Contingency means a possible event that can happen in the future but the happening of that event cannot be predicted with certainty. A contingent liability is a possible liability, that may or may not result in recognition of a liability in future depending upon the outcome of an uncertain future event (contingency).
Following are the two types of contingent liabilities.
Accounting of contingent liabilities
After determining that the possible obligation or a present obligation meets the definition of a contingent liability, the next question is how to account for that contingent liability.
A contingent liability is not recorded in the books of account. A contingent liability is disclosed in the notes to the financial statements. Purpose of disclosing the contingent liabilities is to provide useful information about the possible obligation to the users of the financial statements. Such information may include the following:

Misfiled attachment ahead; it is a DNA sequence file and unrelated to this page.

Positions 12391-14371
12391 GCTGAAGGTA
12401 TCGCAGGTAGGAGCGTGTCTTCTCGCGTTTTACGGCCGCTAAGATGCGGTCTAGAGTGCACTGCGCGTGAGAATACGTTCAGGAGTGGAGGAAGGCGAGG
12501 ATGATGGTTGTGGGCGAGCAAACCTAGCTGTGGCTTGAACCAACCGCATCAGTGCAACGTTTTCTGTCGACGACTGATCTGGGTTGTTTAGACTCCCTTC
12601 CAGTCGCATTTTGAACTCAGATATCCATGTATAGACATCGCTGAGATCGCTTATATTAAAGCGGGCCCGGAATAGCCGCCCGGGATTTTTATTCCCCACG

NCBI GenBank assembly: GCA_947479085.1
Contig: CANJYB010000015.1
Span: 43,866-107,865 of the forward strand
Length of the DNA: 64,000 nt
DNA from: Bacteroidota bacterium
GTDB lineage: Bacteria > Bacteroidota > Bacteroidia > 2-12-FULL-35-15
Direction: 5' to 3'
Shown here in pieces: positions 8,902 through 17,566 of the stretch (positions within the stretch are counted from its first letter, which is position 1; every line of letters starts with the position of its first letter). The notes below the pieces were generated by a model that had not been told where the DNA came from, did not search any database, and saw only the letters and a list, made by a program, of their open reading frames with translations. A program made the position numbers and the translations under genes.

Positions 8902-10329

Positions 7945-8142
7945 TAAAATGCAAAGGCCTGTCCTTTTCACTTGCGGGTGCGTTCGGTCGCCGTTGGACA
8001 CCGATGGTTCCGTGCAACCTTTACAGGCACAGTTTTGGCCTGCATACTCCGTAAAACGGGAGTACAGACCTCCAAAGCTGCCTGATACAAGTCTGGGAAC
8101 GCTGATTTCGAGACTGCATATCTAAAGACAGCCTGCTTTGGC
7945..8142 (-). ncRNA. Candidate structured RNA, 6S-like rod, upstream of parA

- Description of the nature of contingent liability.
- Description of the uncertainties involved.
- If possible, an estimate of the financial effect of the contingent liability.
Example of contingent liability
A customer has filed a complaint in the court against a company claiming damages caused by the provision of faulty products. The event (provision of faulty products) happened before the year end, however, the case is pending adjudication. It is a possible obligation as a result of past event that will be confirmed upon the decision of the court. The company will disclose this contingent liability in the financial statements.